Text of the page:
Magic-drawing-pad paragraphs from psychotropic child genius Robbins (Fierce Invalids Home from Hot Climates, 2000, etc.).
What can a poor reviewer do when attempting to skimble-skamble through that celebrated cerebellum in search of storyline when each page fades immediately? Might Robbins not review himself and quote heavily from a hairy bonfire of half-naked similes, the kind that leave a girl mellowed out, disrobed, lustful, and movie-going on the living-room rug? And yet, something serious, a playfulness and sense of fun, deep-surging in the lingual circuits, rises from the verbal infinitudes whispering from Robbins’s midbrain, a heroic antitoxin to the electronic wasteland of sitcoms and feel-good flicks. Using his outsized scrotum as a parachute, Tanuki, a potbellied, nearly tailless East Asian wild dog that walks on its hind legs, falls to earth from the Other World. After much success with country girls, Tanuki fails to seduce cosmopolite femmes and so spends a winter shape-shifting into human form. Now incognito, thieving Tanuki enters Kyoto—and so begin Candide-like adventures in counter-Zen philosophy: Tanuki’s philosophical duels with Kitsune the fox, his marriage to Miho, and his fathering of daughter Kazu. Centuries later, Tanuki’s descendants turn up in Seattle. Then, too, we meet American MIAs who prefer Asia to the States; Miss Ginger Sweetie, a Bangkok whore studying comparative literature; the guitar-playing Dickie Goldwire; godawful Elvis impersonator Elvisuit, who sometimes sings at Patpong’s Cherry Bomb Club; and Madame Ko and her tumbling tanukis in the Southeast Asian circus. All leads to an autumnal farewell: “All across the clearing, the dying grass and sun were practically the same shade of yellow. Last-minute shoppers crowded the pollen parlors, and every other flower-head drooped from bee-weight . . . Already rubbed red by nights of foreplay, boughs, each leaf alert, awaited the transformative ejaculation of frost.”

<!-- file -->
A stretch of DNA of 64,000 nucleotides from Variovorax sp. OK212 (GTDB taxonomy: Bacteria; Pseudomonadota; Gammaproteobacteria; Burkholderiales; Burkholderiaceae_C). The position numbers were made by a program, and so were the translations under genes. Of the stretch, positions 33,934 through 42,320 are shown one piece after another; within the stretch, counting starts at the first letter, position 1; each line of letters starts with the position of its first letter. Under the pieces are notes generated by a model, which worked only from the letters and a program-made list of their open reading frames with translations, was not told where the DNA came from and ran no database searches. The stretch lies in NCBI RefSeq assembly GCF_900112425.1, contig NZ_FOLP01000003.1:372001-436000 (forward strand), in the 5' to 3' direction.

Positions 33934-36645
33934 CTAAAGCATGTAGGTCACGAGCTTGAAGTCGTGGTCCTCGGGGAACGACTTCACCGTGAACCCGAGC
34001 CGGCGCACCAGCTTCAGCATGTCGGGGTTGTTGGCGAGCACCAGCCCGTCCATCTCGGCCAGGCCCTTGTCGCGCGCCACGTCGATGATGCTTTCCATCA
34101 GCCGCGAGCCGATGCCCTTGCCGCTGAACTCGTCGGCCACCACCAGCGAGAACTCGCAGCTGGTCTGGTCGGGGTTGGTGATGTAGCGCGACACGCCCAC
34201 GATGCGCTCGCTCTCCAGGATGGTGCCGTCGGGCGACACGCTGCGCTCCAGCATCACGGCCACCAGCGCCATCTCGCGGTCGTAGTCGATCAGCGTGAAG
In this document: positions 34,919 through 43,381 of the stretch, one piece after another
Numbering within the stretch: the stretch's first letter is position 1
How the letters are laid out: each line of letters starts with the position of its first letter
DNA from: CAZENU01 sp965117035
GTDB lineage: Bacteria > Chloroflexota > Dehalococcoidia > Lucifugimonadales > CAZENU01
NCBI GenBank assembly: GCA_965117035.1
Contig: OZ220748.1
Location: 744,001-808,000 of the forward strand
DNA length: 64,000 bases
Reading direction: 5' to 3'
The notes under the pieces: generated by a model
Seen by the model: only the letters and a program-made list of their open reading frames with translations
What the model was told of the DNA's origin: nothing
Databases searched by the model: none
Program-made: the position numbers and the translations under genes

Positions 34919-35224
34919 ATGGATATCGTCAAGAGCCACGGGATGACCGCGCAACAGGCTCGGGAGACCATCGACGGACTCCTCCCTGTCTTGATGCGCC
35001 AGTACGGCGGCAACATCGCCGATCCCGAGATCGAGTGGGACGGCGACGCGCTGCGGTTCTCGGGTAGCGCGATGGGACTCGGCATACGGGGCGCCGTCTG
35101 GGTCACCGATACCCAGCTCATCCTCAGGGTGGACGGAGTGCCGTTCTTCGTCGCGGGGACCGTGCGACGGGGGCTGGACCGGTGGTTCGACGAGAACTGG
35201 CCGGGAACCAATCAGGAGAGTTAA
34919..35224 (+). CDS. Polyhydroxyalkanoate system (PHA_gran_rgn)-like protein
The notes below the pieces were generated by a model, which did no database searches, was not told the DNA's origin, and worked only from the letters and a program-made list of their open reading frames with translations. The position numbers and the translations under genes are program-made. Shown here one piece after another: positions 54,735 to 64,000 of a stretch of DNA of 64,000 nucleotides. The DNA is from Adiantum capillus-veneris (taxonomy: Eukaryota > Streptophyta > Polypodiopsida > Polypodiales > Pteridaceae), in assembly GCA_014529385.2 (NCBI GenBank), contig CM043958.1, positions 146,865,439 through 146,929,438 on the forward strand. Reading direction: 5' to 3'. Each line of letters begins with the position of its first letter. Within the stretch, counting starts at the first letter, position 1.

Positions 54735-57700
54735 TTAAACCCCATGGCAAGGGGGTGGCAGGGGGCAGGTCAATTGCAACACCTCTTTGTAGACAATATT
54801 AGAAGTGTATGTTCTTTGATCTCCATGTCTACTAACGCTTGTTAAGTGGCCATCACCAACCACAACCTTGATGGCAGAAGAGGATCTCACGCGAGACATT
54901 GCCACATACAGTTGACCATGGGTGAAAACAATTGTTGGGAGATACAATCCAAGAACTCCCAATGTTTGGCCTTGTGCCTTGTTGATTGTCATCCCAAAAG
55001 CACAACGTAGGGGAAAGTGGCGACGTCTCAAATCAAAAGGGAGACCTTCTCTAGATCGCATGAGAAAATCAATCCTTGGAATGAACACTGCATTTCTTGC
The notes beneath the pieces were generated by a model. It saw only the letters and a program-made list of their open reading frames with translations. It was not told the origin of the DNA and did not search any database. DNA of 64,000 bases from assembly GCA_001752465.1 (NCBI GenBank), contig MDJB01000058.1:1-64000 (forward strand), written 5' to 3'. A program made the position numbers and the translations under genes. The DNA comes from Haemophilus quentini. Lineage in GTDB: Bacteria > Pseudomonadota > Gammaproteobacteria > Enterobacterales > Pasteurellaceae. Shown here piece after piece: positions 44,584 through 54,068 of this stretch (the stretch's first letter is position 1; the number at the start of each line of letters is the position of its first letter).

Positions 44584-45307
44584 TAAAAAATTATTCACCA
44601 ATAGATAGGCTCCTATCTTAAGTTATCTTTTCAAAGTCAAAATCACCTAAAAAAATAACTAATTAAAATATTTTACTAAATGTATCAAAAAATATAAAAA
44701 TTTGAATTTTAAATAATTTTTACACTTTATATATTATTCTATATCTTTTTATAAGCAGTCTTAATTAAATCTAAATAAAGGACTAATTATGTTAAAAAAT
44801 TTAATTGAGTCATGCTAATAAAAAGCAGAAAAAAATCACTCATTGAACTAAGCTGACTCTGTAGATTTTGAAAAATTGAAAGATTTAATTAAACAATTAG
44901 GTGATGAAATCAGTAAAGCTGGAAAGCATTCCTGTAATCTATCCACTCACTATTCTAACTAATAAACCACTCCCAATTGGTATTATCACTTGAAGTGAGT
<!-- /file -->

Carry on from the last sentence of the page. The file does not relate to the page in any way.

Soulful on a subliminal seafloor.